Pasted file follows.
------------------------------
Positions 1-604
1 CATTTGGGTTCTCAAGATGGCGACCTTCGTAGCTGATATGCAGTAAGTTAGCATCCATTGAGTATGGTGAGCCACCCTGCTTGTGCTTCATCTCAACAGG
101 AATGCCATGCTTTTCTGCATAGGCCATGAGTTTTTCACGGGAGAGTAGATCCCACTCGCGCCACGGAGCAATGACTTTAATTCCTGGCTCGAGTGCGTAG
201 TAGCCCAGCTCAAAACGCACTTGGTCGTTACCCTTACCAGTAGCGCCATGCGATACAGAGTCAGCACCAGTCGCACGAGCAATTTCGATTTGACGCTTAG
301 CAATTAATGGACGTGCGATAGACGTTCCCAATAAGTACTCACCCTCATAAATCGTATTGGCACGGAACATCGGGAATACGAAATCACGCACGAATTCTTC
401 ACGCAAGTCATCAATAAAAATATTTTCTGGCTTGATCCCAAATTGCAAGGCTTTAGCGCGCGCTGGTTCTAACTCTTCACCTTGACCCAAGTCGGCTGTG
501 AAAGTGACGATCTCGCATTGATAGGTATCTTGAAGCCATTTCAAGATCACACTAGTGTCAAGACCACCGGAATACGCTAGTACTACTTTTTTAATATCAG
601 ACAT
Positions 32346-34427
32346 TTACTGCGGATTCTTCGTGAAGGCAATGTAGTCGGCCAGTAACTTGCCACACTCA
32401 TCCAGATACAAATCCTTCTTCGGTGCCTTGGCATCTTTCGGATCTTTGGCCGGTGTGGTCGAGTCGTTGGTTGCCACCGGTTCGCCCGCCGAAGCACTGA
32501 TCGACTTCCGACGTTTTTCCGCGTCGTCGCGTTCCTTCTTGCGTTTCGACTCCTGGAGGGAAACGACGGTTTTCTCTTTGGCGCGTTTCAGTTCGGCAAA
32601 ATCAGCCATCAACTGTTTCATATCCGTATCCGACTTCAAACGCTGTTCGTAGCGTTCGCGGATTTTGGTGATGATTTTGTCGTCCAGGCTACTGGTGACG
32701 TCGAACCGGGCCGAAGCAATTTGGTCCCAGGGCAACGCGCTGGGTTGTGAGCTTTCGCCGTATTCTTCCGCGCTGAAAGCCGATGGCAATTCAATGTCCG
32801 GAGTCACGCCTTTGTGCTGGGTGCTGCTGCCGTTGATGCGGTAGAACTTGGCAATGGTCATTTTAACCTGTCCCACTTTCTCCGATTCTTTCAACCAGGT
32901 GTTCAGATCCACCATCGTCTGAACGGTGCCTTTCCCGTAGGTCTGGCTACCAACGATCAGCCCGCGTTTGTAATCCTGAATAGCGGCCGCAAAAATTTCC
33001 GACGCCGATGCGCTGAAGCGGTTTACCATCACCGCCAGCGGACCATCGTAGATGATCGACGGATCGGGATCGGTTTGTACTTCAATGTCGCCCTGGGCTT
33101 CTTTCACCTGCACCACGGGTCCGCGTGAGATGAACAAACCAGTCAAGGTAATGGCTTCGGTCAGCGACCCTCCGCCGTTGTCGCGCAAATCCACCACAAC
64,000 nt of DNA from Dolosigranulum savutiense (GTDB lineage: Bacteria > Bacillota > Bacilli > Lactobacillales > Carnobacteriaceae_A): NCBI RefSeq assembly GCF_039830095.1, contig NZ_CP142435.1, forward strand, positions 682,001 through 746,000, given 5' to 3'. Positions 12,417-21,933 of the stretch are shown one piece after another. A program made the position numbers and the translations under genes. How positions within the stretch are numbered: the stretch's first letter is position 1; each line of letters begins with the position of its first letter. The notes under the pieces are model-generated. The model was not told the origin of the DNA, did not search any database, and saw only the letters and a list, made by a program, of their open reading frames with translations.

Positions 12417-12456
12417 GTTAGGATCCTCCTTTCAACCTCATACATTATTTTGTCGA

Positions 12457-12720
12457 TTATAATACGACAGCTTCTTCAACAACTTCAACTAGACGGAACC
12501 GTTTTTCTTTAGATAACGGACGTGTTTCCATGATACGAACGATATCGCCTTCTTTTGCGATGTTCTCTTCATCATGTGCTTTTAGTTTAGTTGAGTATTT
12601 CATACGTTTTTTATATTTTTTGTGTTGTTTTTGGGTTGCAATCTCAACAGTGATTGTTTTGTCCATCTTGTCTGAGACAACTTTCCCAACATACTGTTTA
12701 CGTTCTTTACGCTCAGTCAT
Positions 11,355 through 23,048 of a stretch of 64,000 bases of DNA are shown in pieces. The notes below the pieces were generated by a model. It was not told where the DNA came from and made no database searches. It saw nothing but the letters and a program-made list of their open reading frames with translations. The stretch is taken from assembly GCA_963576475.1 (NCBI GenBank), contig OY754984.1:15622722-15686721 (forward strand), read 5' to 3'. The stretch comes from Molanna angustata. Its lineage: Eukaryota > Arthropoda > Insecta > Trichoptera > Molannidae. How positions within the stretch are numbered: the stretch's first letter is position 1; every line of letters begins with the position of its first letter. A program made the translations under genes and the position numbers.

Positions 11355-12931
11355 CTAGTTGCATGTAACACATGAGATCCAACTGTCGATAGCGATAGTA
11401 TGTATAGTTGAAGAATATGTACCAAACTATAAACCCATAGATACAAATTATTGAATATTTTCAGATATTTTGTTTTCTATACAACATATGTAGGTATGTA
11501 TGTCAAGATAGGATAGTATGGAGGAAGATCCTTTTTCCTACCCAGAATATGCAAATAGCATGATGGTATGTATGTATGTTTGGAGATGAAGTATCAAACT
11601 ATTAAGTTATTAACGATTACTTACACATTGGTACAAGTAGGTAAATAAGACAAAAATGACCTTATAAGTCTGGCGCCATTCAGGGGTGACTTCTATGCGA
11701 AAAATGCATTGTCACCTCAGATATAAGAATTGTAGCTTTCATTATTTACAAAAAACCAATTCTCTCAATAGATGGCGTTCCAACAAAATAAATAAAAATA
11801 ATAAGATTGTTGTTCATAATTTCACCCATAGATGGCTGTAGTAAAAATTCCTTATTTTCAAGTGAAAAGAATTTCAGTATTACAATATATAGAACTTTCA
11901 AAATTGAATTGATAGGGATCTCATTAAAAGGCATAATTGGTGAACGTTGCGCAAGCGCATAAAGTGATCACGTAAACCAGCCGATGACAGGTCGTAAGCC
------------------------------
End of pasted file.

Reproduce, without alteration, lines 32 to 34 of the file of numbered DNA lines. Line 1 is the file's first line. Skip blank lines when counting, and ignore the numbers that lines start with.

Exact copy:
11601 ATTAAGTTATTAACGATTACTTACACATTGGTACAAGTAGGTAAATAAGACAAAAATGACCTTATAAGTCTGGCGCCATTCAGGGGTGACTTCTATGCGA
11701 AAAATGCATTGTCACCTCAGATATAAGAATTGTAGCTTTCATTATTTACAAAAAACCAATTCTCTCAATAGATGGCGTTCCAACAAAATAAATAAAAATA
11801 ATAAGATTGTTGTTCATAATTTCACCCATAGATGGCTGTAGTAAAAATTCCTTATTTTCAAGTGAAAAGAATTTCAGTATTACAATATATAGAACTTTCA